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Unlike Daley, Mayor Emanuel behind the scenes when heat soars

Mayor Rahm Emanuel (left) former Mayor Richard M. Daley. | Sun-Times

Mayor Rahm Emanuel (left) and former Mayor Richard M. Daley. | Sun-Times

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Updated: July 29, 2012 4:48PM



Chicago’s weather seems to be getting more extreme.

The city’s reaction under Mayor Rahm Emanuel is getting less extreme.

Burned by the killer heat wave of 1995, former Mayor Richard M. Daley made a public show of warning Chicagoans whenever temperatures soared or plunged.

Daley held notoriously long news conferences at the city’s Office of Emergency Management and Communications to outline the city’s emergency response.

City department heads and Commonwealth Edison executives lined up behind the mayor in the bureaucratic equivalent of a casting call for the movie, “The Ten Commandments.”

In 1995, Daley’s initial reaction to the record heat was flippant. His administration was overwhelmed. He was not about to under-react again.

Emanuel can best be described as the anti-Daley.

When the temperature rises, Emanuel turns up the heat on his department heads, but stays behind-the-scenes while they swing into action.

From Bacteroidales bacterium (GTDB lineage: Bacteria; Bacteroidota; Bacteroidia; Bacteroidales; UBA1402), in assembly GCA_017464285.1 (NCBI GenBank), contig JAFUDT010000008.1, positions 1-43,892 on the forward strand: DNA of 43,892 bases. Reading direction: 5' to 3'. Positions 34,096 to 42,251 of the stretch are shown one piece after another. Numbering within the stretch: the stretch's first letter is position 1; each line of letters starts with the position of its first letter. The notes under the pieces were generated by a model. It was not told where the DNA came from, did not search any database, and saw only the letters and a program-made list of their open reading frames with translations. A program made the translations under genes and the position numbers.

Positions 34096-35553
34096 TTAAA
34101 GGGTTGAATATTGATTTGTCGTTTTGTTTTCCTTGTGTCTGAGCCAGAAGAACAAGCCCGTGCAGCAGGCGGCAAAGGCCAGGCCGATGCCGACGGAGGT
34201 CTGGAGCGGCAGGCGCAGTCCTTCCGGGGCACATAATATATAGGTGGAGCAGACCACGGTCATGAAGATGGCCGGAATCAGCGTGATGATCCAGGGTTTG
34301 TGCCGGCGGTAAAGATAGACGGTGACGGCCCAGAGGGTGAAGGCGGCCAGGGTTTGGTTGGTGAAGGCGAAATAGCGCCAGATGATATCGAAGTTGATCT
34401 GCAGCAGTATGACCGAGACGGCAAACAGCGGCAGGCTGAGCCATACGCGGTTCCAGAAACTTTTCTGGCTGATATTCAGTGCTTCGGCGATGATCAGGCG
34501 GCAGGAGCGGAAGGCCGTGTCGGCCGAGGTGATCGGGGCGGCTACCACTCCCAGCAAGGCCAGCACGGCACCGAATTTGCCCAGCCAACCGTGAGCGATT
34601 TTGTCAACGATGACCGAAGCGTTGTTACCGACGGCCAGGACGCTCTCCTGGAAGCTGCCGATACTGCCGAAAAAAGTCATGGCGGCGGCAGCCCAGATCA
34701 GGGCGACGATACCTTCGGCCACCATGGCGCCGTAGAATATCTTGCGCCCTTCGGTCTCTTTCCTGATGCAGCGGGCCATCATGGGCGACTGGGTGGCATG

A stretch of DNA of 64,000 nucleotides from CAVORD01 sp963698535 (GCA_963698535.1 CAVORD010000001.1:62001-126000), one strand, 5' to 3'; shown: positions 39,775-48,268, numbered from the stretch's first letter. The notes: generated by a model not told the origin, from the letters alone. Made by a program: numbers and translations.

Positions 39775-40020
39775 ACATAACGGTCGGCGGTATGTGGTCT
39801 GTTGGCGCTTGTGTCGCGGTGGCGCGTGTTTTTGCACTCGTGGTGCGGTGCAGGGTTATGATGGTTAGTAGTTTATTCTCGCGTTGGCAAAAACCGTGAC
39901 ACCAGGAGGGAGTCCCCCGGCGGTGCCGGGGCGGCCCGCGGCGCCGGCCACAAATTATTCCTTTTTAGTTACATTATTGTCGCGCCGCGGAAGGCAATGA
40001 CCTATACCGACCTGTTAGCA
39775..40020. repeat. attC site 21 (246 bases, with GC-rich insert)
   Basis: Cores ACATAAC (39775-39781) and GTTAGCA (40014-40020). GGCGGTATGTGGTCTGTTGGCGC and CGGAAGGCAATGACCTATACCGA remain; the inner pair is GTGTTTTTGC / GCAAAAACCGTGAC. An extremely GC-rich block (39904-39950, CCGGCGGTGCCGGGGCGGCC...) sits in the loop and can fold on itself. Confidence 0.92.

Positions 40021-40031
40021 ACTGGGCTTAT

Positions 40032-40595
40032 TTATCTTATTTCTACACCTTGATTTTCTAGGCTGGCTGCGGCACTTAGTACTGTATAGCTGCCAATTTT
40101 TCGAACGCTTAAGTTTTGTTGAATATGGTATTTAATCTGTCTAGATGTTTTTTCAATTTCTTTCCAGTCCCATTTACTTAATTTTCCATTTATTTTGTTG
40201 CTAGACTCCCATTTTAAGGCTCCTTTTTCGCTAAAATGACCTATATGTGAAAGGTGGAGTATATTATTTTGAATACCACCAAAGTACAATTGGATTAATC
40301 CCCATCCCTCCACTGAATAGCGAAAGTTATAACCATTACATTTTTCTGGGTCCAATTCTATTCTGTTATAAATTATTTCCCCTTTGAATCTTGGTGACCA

Chicago still sends out extreme weather text messages and voice-mail alerts, makes well-being checks to vulnerable elderly residents and opens cooling centers and cooling buses when temperatures rise above a certain level. But, no longer does the mayor himself hold news conferences to trumpet the city’s extreme weather response. Press releases often suffice. If a news conference is needed, the mayor’s underlings hold forth.

On Wednesday, the city held a 911 Center press conference to talk about the heat. But the mayor was not there.

Why the dramatic difference in political response to a problem that appears to be getting worse — not better?

“1995 was a pretty devastating experience for everybody in the city. It was horrible. Mayor Daley lived through a very different experience than Rahm Emanuel and, to Daley’s credit, the city learned a lot of lessons from what went wrong in 1995,” said a top mayoral aide, who asked to remain anonymous.

“This mayor is fortunate enough to have inherited a city that’s prepared. We deal with heat, rain, snow—whatever the season is. It’s part of what we do every single day. His gut instinct is not to run out and scare people. He has 100 percent confidence that the front-line responders are doing their jobs. There’s no need to second-guess them.”

Gary Schenkel, executive director of the city’s Office of Emergency Management and Communications, noted that Emanuel directed the city to update its emergency weather operations plan in collaboration with Cook County and a host of other government agencies.

“We took everybody’s input and incorporated their activities and capabilities into one over-arching plan. We’ve worked out way to complement, rather than contradict each other. Knowing the capability of each agency, it gives us the ability to reach out to that agency when we need those resources and address problems we may encounter,” Schenkel said.